Earl Peak offers amazing views in all directions, but you have to work to get there: 7.5 miles round trip and about 3600 feet of elevation gain. We hiked to the top on a beautiful fall day, and although some clouds blew in and obscured our view from the top, it was still a spectacular hike from beginning to end.
The Cascade Mountains are fairly young, as mountains go: most of the volcanic activity that built them occurred in the last 5 million years. But the Stuart Range, which cuts east-west through the middle of the Cascades just north of the Seattle area, is much older. It was built by the collision of two major tectonic plates that has been occurring over the last 200 million years. The Stuart range is mostly hard granite, as opposed to the soft volcanic basalt of the Cascades. So whereas Mount Rainier and other Cascades peaks tend to have soft rounded shapes, Mount Stuart and its siblings all have a rugged look with sharp jagged lines.
Earl Peak offers a breathtaking view of Mount Stuart that anyone in reasonable shape can hike to, with only a little bit of simple scrambling required near the summit. We didn't see Mount Stuart from the top of Earl Peak on this trip, but we got a nice view when the clouds parted for us on the way back down. (If you just want to see the view of Mount Stuart, scroll to the end of this post.)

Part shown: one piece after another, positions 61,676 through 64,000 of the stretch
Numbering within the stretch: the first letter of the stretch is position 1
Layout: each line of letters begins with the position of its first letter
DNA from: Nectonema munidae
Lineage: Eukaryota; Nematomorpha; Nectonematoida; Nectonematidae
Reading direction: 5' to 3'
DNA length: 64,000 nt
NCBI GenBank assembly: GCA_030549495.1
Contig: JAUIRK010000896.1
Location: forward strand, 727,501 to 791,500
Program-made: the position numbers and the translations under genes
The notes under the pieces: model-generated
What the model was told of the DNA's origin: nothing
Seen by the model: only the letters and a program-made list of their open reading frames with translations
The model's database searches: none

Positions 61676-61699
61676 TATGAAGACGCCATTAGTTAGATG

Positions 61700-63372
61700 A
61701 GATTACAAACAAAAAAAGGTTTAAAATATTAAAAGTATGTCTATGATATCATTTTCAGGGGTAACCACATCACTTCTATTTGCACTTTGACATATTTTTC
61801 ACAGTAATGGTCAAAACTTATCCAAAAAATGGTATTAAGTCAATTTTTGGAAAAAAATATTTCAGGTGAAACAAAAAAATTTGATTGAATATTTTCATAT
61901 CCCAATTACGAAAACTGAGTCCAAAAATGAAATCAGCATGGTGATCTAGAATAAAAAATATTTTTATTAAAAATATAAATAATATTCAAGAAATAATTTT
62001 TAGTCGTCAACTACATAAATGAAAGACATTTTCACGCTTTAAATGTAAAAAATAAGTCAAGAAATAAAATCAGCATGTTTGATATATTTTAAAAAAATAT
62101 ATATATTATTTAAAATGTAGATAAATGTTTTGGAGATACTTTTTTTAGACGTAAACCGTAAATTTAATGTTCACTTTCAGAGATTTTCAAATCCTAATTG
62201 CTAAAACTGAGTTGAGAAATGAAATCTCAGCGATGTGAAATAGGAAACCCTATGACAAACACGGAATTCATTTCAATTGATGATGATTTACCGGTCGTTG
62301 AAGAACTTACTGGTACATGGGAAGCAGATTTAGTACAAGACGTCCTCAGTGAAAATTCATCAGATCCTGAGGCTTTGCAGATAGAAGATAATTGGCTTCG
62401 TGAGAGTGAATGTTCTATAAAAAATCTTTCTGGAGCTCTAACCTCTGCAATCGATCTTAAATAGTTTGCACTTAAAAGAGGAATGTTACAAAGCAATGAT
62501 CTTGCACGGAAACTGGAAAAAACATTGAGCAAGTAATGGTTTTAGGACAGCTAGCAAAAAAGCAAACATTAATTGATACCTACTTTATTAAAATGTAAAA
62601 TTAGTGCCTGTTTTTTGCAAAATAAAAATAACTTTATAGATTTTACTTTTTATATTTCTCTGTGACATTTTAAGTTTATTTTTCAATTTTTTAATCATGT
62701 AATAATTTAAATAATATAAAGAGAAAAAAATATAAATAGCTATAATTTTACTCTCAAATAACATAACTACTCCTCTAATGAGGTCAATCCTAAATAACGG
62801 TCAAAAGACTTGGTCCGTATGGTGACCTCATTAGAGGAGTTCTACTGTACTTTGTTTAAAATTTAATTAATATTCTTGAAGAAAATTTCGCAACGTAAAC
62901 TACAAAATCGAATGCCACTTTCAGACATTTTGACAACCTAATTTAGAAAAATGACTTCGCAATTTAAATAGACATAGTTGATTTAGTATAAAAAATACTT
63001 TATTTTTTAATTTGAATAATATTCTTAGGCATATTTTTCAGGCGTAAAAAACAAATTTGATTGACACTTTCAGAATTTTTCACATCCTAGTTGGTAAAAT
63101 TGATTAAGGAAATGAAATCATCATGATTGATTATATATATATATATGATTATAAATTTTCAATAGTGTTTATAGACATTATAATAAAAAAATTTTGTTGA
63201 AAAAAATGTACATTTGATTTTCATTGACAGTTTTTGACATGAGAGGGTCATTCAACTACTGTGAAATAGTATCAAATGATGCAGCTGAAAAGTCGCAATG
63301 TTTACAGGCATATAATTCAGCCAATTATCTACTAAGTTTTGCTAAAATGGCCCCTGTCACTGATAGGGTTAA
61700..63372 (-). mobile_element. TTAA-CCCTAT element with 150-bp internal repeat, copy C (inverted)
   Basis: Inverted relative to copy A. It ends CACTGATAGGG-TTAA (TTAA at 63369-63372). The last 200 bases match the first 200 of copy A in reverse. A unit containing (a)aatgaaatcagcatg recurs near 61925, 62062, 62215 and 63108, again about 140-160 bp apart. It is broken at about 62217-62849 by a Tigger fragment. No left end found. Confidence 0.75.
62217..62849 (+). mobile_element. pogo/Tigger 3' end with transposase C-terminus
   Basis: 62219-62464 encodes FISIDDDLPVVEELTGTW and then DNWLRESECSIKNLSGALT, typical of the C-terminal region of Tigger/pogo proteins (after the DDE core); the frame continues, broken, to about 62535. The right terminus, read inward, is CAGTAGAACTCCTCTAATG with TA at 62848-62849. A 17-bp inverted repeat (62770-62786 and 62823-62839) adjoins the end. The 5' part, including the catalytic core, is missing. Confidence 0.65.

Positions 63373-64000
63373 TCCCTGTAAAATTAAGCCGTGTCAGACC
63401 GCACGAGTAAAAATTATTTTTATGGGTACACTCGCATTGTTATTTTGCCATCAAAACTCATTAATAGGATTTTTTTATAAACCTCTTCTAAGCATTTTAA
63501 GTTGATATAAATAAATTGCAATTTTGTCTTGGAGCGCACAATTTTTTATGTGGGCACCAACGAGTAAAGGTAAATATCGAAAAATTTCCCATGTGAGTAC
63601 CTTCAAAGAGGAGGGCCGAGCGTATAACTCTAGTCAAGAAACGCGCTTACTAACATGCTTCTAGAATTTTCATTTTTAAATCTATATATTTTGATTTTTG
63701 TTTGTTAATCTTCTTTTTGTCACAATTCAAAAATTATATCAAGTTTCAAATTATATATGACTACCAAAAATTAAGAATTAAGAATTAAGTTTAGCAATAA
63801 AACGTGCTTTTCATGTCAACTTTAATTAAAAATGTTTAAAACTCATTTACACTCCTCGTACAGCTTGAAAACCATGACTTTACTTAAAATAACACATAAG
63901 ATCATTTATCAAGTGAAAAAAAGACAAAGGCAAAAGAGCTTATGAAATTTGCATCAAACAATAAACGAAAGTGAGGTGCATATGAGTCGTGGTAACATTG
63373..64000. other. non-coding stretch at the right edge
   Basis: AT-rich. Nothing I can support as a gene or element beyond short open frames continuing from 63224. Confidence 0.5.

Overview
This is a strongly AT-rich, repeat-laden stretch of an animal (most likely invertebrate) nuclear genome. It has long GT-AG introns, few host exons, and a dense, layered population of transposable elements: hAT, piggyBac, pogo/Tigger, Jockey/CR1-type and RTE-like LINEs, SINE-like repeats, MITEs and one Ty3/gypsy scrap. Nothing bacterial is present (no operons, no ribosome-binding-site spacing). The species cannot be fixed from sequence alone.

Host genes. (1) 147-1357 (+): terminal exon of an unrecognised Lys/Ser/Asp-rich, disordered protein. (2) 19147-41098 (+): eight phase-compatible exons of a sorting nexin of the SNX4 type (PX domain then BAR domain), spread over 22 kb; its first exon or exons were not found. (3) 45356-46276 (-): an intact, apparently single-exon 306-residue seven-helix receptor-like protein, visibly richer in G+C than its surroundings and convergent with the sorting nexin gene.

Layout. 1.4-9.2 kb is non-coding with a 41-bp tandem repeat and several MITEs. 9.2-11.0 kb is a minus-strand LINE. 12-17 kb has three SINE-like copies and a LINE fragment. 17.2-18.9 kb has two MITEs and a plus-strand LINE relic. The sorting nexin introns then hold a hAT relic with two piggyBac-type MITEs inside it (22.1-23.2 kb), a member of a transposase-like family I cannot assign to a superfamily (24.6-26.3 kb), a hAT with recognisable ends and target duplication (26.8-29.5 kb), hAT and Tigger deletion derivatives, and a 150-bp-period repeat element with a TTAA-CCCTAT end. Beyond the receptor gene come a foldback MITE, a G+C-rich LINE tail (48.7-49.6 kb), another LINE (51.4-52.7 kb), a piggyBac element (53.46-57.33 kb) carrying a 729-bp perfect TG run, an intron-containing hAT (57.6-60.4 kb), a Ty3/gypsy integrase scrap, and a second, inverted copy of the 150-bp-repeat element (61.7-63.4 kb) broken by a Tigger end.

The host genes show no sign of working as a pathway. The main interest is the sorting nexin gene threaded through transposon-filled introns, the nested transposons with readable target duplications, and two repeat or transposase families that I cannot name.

For directions to the trailhead, see this trip report. The last couple of miles can get pretty rough, so a high-clearance 4WD is recommended. One other thing to note is that the Bean Creek valley is open to hunters during hunting season, so check on those details if you're doing this hike in the fall, and take the usual precautions (or go some other time of the year).
Watch for a small wooden sign that marks where the trail turns right and leaves Bean Creek behind. From that point, it's a series of steep switchbacks up to a saddle along the ridge about 800 feet below Earl Peak.
While we were resting on the saddle ridge before the final push to the summit, we were shocked to see an 80 year-old man appear out of the mist, having just climbed nearly 3000 feet as we had but not even sweating or breathing hard.
His name was David, and he wasn't carrying anything other than a single trekking pole. I asked about water, and he said he'd been drinking from the creeks. "After a lifetime on the trails, you get used to it."
David was the only other human being we saw above the first mile of the trail that day.